Implementing nature’s solution to dirty bacteria with the bioinspired Sharklet™ micropattern

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ethanA guest blog from Dr. Ethan Mann, a research scientist at Sharklet Technologies, Inc, in which he discusses how different materials can prevent the spread of human disease bacteria.

Microorganisms such as bacteria and viruses  are contacted during interaction with everyday surfaces. Picking up germs from surfaces contributes to transmission of infectious diseases. Bacteria are able to survive on hard surfaces for days to weeks before they are reintroduced to a host. Once in a host, the bacteria are able to cause an illness often resulting in further propagation of the microorganism and potentially the need for treatment.

High touch public surfaces such as door handles and railings would benefit from a self-cleaning surface technology to reduce the amount of microorganisms between cleanings. Sharklet Technologies, Inc, located in Aurora, CO (Sharklet.com) has developed an imperceptible micropatterned surface able to reduce microorganism contamination due to its enhanced surface energy.

The Sharklet™ micropattern is a microtopography with ordered microscopic features either recessed or protruding from molded or embossed plastic surfaces. The Sharklet™ micropattern is a bioinspired technology modeled after shark skin surface texture.

Dr. Anthony Brennan at the University of Florida identified that enhancing surface energy through manipulating surface roughness results in the ability to control adhesion of biological organisms. Dr. Brennan clearly observed support of this hypothesis in nature on shark skin that remained free of fouling commonly seen on ships hulls or humpback whales. A closer examination of shark skin revealed that it possessed a predictable ordered surface roughness capable of limiting microorganism adherence.

The Sharklet™ micropattern has since been optimized to resist adherence by numerous bacteria and yeast species commonly found on every day surfaces. The broad efficacy of the Sharklet™ micropattern is a tremendous benefit to reducing the spread of diverse microorganisms.SharkletTech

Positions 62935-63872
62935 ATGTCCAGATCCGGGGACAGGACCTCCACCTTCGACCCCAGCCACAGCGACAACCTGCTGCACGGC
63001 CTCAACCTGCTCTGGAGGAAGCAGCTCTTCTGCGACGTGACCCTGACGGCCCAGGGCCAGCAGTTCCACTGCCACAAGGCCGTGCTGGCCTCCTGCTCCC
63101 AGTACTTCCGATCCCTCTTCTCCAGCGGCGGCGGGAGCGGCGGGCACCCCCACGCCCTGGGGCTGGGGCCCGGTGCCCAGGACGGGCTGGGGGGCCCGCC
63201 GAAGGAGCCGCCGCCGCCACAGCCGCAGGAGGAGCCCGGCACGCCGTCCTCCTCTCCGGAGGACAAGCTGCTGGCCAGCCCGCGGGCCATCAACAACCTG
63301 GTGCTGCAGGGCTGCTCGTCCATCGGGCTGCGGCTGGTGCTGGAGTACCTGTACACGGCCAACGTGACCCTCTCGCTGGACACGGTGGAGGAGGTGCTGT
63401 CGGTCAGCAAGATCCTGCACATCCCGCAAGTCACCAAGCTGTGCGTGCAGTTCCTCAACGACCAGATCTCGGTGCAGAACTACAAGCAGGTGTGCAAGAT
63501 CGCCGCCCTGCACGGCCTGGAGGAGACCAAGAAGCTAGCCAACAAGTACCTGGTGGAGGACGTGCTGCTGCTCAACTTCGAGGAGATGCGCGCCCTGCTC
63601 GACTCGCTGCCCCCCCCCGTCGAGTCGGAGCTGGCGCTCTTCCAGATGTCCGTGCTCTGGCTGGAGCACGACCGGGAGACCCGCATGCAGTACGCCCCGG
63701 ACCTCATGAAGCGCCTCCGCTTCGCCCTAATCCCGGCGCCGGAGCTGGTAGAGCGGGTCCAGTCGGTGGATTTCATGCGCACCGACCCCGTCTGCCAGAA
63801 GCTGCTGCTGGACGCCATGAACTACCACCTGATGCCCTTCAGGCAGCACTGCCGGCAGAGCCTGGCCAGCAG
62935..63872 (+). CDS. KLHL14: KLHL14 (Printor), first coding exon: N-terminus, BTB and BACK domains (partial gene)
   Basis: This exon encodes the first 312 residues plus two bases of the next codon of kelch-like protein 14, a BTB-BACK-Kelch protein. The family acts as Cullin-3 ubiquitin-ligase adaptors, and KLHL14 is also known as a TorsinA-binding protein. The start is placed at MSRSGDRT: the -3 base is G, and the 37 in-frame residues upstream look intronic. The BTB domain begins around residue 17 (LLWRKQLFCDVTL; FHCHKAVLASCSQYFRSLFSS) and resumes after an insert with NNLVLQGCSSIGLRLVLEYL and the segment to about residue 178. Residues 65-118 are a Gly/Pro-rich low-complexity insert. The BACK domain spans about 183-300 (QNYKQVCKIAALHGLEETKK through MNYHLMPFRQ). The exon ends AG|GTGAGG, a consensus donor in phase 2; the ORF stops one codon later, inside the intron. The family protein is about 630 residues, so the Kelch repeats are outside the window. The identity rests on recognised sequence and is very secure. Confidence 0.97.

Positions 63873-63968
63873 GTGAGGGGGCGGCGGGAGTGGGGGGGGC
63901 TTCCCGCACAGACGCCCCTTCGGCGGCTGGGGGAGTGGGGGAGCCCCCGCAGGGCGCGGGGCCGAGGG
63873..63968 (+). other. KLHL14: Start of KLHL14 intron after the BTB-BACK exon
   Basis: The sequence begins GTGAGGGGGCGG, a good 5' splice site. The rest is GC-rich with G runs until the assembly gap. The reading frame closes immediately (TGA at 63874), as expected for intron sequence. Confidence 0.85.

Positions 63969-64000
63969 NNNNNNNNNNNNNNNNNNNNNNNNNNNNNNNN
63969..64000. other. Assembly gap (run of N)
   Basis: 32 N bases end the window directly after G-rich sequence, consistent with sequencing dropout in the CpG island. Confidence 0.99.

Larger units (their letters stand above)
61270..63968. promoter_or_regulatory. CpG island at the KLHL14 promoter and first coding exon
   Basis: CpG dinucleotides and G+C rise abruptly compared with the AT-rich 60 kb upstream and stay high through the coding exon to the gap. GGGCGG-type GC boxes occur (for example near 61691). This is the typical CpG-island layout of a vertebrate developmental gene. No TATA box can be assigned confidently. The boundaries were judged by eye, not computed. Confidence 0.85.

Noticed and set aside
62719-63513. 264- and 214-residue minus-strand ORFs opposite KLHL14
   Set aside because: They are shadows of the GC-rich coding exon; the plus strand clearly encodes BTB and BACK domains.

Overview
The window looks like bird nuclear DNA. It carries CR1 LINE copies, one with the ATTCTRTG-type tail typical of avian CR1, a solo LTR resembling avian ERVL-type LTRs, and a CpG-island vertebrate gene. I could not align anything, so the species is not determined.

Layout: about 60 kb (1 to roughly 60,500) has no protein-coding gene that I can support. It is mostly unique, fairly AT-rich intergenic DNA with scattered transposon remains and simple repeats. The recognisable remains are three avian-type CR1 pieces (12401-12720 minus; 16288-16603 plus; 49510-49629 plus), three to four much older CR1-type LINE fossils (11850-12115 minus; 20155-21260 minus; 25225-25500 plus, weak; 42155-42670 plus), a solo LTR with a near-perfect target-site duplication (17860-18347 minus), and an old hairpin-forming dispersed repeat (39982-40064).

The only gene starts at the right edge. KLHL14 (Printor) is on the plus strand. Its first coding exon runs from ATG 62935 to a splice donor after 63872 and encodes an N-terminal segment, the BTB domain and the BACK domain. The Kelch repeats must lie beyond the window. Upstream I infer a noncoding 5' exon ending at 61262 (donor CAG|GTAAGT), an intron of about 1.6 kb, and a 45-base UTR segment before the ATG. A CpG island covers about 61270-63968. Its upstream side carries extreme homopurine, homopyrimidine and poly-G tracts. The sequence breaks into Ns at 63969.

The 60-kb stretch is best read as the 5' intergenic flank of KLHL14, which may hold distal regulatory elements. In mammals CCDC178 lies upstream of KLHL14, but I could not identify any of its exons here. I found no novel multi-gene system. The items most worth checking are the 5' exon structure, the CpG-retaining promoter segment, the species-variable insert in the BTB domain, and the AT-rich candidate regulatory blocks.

The Sharklet™ micropattern requires no toxic chemicals or additives to reduce microorganism interaction. Often antimicrobials or toxic chemicals, present in alternative self-cleaning technologies, are developed to reduce a specific subset of microorganisms leaving an available niche for alternative microorganisms to exist due to minimized natural competition. Occasionally the secondary microorganisms, resistant to the antimicrobial or chemical, can cause a more devastating illness than the original  microorganisms.

Microorganisms are often beneficial in our world. The Sharklet™ micropattern strives to reduce infectious microorganisms on surfaces were humans commonly interact but not to kill nonpathogenic microorganisms were they may be beneficial.

The Sharklet™ micropattern achieves minimal environmental impact because it can be produced in the identical plastics currently used on high touch surfaces. Minimal impact of the Sharklet™ micropattern is not only important for beneficial bacteria, but also for individuals like young children or elderly adults who may be sensitive to repeated exposure to harsh chemicals.

Sharklet Technologies, Inc is constantly evaluating novel applications for its Sharklet™ micropattern technology. Future wide implementation of the Sharklet™ micropattern will ultimately result in a cleaner world and presumably fewer illnesses.

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Implementing nature’s solution to dirty b...

[…] A guest blog from Dr. Ethan Mann, a research scientist at Sharklet Technologies, Inc, in which he discusses how different materials can prevent the spread of human disease bacteria. Microorganisms such as bacteria and viruses are contacted during interaction with everyday surfaces. Picking up germs from surfaces contributes to transmission of infectious diseases. Bacteria are able to survive on hard surfaces for days to weeks before they are reintroduced to a host. Once in a host, the bacteria are able to cause an illness often resulting in further propagation of the microorganism and potentially the need for treatment. High touch public surfaces such as door handles and railings would benefit from a self-cleaning surface technology to reduce the amount of microorganisms …Read more  […]

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